By DAVID SKOLNICK
Gov. Mike DeWine said if the Lordstown Motors Corp. can purchase the idled General Motors complex, the state will provide a strong incentive package to help the company.
DeWine said Thursday that Lords-
town Motors is “a viable company. I think it can work, but they’ve got to raise the money from the private sector.”
The company needs about $300 million to $500 million to buy, retrofit and operate the Lordstown facility to produce electronic vehicles.
“We made it very clear that we’re going to be very, very open and very generous,” DeWine said. “We’re going to do everything we can to facilitate this. The first step is raising this outside money. We can’t really control that. We know this is important and we’re gong to act accordingly.”
When asked if the company can raise the money, DeWine said, “I can’t speculate on that.” But he added, “We can make it clear that any company that goes in there, we’re going to help them.”
Without giving specifics, DeWine
said the package would include “training and other economic incentives. We know how important it is to the Mahoning Valley.”
GM ended production of the Chevrolet Cruze at its 53-year-old Lordstown plant in March, eliminating the last 1,600 jobs left at the facility that employed about 4,500 in 2017.
A GM spokesman has said negotiations to sell the Lordstown plant are progressing, but “it’s a pretty complex transaction.”
Lordstown Motors officials haven’t responded to requests from The Vindicator to discuss the proposal.
The company wants to manufacture all-electric utility vehicles in Lordstown. It’s affiliated with Workhorse Group Inc., a Cincinnati-based electric vehicle company.
DeWine also stopped by The Vindicator to meet one last time with the newspaper’s Editorial Board and with the staff of the newspaper that will close Saturday. The Tribune Chronicle will begin Sunday printing an edition under The Vindicator name.
He bemoaned the condition of newspapers across the state that are facing turmoil in days of declining revenue and readership, saying the media has “absolutely an essential role” as a “tool for governing.”
“It makes it much harder for a public official to do a job if you don’t have a vigilant media,” he said.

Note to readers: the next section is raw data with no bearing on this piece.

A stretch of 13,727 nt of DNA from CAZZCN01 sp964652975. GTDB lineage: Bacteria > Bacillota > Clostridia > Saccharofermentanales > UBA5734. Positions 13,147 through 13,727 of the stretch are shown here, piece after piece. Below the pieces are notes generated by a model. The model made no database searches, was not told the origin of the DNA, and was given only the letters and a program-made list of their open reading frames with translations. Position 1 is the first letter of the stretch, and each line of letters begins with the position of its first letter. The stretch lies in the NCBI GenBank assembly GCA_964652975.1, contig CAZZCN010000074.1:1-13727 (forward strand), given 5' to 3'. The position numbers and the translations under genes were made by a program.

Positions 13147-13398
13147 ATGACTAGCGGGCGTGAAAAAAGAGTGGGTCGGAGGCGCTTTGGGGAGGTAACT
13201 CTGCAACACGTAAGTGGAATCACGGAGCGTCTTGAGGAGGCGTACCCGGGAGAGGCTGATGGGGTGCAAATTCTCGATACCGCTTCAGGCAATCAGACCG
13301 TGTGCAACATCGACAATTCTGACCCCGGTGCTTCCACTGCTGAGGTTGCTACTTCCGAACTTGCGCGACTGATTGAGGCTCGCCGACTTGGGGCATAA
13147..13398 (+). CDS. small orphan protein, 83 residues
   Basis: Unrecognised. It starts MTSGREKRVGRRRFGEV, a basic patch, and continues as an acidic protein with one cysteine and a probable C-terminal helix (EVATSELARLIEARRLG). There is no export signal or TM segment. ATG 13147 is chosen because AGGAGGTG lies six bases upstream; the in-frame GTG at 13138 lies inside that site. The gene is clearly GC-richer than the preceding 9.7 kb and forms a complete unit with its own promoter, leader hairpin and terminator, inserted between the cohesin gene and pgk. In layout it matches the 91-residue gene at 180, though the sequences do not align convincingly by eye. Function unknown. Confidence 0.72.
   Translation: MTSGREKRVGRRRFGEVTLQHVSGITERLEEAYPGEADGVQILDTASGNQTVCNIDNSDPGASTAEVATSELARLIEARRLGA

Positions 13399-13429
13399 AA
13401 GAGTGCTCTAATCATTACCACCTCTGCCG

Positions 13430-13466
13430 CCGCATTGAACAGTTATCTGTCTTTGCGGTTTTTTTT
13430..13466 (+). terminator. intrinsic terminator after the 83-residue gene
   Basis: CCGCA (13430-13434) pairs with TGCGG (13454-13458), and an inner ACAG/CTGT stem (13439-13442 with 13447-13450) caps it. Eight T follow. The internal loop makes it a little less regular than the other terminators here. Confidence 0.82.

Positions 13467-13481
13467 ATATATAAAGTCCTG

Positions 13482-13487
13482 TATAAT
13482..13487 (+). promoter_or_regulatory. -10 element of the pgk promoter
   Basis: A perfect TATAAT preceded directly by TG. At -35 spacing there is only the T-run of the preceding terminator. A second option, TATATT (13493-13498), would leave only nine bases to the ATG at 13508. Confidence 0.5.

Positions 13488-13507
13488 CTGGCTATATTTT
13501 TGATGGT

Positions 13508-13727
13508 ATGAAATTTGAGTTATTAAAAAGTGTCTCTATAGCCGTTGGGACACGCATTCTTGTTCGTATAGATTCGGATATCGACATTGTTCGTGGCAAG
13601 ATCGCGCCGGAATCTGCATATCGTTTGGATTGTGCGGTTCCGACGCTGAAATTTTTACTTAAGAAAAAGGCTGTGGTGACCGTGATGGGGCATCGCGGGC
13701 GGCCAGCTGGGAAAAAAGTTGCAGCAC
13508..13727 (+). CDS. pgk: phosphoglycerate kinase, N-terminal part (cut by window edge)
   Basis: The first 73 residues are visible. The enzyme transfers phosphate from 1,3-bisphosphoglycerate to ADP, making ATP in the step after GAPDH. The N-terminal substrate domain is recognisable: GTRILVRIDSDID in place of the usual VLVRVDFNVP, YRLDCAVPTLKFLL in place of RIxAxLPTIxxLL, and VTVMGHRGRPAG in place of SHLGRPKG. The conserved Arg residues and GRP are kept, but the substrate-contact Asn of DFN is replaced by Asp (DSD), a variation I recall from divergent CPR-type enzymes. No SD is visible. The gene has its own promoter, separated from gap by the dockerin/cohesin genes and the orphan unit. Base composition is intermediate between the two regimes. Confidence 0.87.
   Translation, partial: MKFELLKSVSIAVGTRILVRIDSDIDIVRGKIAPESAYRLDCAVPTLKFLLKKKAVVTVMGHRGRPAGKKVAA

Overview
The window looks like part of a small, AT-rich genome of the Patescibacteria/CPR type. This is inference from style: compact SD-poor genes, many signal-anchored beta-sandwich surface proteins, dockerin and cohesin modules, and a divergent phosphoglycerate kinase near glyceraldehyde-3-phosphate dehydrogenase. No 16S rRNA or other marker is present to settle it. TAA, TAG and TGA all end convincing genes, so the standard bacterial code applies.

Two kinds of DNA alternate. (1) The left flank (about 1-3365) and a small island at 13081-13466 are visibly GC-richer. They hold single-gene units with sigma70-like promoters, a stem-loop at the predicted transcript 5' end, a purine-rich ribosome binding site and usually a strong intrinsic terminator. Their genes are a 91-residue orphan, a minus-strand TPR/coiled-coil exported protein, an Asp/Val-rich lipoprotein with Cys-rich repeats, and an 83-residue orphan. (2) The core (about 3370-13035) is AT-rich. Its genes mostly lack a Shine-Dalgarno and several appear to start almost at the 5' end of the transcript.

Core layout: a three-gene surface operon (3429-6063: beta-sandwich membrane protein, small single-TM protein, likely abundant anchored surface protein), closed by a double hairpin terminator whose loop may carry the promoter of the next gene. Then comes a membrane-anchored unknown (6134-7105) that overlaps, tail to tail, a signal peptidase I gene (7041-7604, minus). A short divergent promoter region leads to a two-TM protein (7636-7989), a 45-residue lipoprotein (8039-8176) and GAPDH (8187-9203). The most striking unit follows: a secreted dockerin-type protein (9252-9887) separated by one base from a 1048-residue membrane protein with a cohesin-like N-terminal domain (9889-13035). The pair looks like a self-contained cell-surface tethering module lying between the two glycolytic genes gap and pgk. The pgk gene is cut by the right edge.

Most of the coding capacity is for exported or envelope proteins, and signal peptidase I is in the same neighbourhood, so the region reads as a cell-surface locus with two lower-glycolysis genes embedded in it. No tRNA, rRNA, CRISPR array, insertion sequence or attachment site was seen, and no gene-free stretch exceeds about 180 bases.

Meanwhile, DeWine said his administration is working with Second Amendment organizations on gun control legislation and hopesthe state Legislature will approve it. He acknowledged concerns by some legislators, but said it’s premature as the any bills to be considered haven’t been written.
After an Aug. 4 mass shooting in Dayton, DeWine called for 17 changes to the state’s gun laws including tougher background checks and a “red flag law” that allows law enforcement to take guns temporarily from those considered dangerous through a court order with due process.
“Everything will save lives,” he said of his proposals.
DeWine was in Boardman Thursday for the Youngstown/Warren Regional Chamber’s Salute to Business breakfast. At the event, the chamber honored:
• James Dascenzo, a principal at HBK CPAs & Consultants as Business Professional of the Year.
• Michael Conway, executive director of Mahoning Valley Economic Development Corp., as Business Advocate of the Year.
• M. Brigid Kennedy, president of Ursuline Ministries, as Non-Profit Professional of the Year.
• Mark LaMoncha, president and co-owner of Humtown Products, as Entrepreneur of the Year.
• Jeff Curry, Lance Romeo and Jessica Smith, co-owners of Sheely’s Furniture & Appliances, as Small Business Professionals of the Year.
• Billy Keel, AFL-CIO labor liaison for the United Way of Youngstown and the Mahoning Valley, as the Salute to Labor Achievement Award winner.